The big dances are exciting. We hire a band and fix the hall up with streamers, confetti, gleaming punch bowls, sometimes even horns and hats. Everyone is showing off and suddenly the loudspeaker roars: “STOP THE MUSIC! STOP THE MUSIC!”
Then a hush falls. Nothing is heard but a few electronic crackles in the speaker itself. Then a deeply serious and important male voice (Johnny File’s, usually) proclaims, “Lays and gentlemen, your attention please! Mr. B.J. Washout, whom most of you are lucky enough to know in person, has just signed up for a lifetime course of dance lessons. Come up and say a few words, Mr. Washout!”
The spotlights search frantically, locate B.J. Washout, and follow his silver head bobbing its way to the podium on a long drumroll.
Suddenly it’s Born-Again time. A fervid silence falls. Mr. Washout, torn with emotion, staggers to the microphone, clutches it in his sweating hands, takes out his handkerchief and blows his nose, absolutely overcome, and finally gets the words out. “Yes! Yes! Miss Krantz has just signed me up for a lifetime course of dance lessons.”
Cheers, applause, horns are tooted, streamers thrown. Mr. Washout raises his arms for silence (we must not forget that this is the high point of his entire life) and continues: “I spent my retirement savings, every last penny—”
Tremendous cheers. A honk, as Mr. Washout blows his nose onto the monogrammed hanky which he then carefully stuffs into his pocket and goes on,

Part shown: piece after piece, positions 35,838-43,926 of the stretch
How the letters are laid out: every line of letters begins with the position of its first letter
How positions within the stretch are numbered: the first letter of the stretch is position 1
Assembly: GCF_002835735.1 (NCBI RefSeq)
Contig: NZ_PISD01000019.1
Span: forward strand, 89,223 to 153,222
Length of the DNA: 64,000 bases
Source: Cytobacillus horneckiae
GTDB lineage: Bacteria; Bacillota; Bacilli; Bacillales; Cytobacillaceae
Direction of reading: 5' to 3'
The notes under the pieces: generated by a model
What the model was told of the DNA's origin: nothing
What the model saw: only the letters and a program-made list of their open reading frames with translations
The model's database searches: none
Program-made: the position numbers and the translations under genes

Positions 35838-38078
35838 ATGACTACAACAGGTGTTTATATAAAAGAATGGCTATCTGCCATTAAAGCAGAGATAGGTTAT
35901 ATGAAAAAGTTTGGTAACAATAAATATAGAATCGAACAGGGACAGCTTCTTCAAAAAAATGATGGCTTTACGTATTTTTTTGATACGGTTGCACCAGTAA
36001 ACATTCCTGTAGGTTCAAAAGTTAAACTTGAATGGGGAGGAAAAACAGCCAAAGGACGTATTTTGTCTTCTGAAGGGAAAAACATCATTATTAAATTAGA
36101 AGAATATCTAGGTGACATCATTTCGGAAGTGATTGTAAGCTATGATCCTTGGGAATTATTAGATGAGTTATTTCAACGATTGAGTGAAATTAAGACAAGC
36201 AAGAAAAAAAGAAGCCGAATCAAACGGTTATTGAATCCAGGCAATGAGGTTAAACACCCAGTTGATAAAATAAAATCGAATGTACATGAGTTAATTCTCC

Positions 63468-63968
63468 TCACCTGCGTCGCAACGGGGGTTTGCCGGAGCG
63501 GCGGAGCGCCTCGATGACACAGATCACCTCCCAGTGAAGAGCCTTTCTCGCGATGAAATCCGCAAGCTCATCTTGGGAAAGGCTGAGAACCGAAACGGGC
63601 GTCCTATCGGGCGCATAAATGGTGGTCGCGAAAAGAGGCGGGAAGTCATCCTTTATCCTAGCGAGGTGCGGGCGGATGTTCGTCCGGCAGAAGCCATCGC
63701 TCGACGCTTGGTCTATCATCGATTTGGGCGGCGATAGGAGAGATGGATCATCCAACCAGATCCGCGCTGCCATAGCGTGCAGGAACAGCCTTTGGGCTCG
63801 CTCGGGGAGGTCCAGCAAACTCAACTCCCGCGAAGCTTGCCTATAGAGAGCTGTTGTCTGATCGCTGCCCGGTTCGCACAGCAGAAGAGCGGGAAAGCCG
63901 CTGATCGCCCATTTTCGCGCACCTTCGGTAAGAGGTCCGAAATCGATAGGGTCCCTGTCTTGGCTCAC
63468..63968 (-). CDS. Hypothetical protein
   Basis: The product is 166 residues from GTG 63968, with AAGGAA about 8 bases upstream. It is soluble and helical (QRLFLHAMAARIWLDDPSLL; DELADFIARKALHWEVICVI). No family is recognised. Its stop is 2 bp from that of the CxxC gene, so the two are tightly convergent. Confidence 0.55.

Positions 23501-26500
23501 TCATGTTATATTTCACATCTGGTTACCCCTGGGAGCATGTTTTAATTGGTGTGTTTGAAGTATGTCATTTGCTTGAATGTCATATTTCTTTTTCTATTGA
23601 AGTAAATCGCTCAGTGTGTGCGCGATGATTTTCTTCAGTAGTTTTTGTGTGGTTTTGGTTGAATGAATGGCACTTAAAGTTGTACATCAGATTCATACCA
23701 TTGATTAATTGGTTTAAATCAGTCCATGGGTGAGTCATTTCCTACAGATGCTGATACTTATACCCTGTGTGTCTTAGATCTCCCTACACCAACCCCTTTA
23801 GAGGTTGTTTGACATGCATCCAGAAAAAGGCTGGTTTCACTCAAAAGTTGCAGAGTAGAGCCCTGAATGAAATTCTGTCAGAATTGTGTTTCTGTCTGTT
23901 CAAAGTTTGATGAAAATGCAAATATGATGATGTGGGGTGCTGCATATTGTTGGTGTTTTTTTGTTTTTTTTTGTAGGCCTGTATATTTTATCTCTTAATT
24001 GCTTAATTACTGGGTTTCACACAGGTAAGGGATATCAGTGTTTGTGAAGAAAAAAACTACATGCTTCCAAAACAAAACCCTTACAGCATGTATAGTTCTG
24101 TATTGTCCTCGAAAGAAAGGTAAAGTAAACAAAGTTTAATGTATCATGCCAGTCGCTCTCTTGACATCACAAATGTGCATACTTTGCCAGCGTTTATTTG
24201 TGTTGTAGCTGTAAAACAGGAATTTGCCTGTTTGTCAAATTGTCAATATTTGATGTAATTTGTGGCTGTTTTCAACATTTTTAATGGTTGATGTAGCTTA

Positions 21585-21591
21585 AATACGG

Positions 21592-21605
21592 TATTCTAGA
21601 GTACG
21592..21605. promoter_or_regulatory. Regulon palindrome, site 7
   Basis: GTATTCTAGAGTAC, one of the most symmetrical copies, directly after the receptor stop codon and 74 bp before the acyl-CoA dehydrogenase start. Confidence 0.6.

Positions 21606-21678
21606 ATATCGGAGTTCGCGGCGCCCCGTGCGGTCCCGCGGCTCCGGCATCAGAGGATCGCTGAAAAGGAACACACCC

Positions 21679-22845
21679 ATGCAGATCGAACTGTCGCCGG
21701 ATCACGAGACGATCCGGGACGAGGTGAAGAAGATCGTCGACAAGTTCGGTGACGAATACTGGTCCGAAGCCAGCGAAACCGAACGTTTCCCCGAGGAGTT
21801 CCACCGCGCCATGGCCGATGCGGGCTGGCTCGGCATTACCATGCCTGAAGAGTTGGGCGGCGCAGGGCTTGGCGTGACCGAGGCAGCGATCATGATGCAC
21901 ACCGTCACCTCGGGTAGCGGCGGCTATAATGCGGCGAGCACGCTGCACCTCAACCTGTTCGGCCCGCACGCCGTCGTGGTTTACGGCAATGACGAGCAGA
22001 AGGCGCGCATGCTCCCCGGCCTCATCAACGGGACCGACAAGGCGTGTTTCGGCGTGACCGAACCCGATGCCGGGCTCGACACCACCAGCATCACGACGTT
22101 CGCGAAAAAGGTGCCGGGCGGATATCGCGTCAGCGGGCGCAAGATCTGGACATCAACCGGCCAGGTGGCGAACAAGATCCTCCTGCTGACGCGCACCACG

“I’m so happy! So happy.” (A long sigh from the audience, followed by scattered applause.) “I wish every one of you could sign up for a lifetime course. I wish the whole world could come to Max Arkoff and be as happy as I am!”
They help him off the stage. They leave him sobbing in a corner with his radiant teacher, who has just made a nice amount of money, depending on her contract.
It is the dance of life!, the mighty hunters cornering a woolly mammoth at cliff’s edge. It is Cro-Magnon doing his brilliant wipeout job on poor dumb Neanderthal! But it takes my mind off a rush of giddiness, when for a moment I seem to be back in my beautiful Sibiu with its deer park and its vineyards, and golden sunsets, the air scented with apples and wood smoke…
Something is happening to me.
I hear Johnny’s voice. “STOP THE MUSIC! STOP THE MUSIC! Lays and jelman, the senior Mrs. Nussbaum who is 82 years young” (applause, whistles, cheers) “has just signed up for 40 full years of dance lessons! Let this be an example of optimism to everyone here, because she sold her iron lung to do it!”
And Mrs. Nussbaum totters up gasping for air, gesticulates violently, and goes into convulsions, but the audience thinks this is some new dance step, and they applaud wildly.
(read more I, Vampire at reviews.)
The conventional view in America is that we die and go to heaven or hell. Fine I'm not arguing. I'm just pointing out that three-fifths of the world's population chooses to believe we are immortal and needn't live in terror of death- because all that dies is the body. You'll be here a million years from now and your happiness THEN depends on decisions you make today. (The decision simply to BE HAPPY is a great place to start.)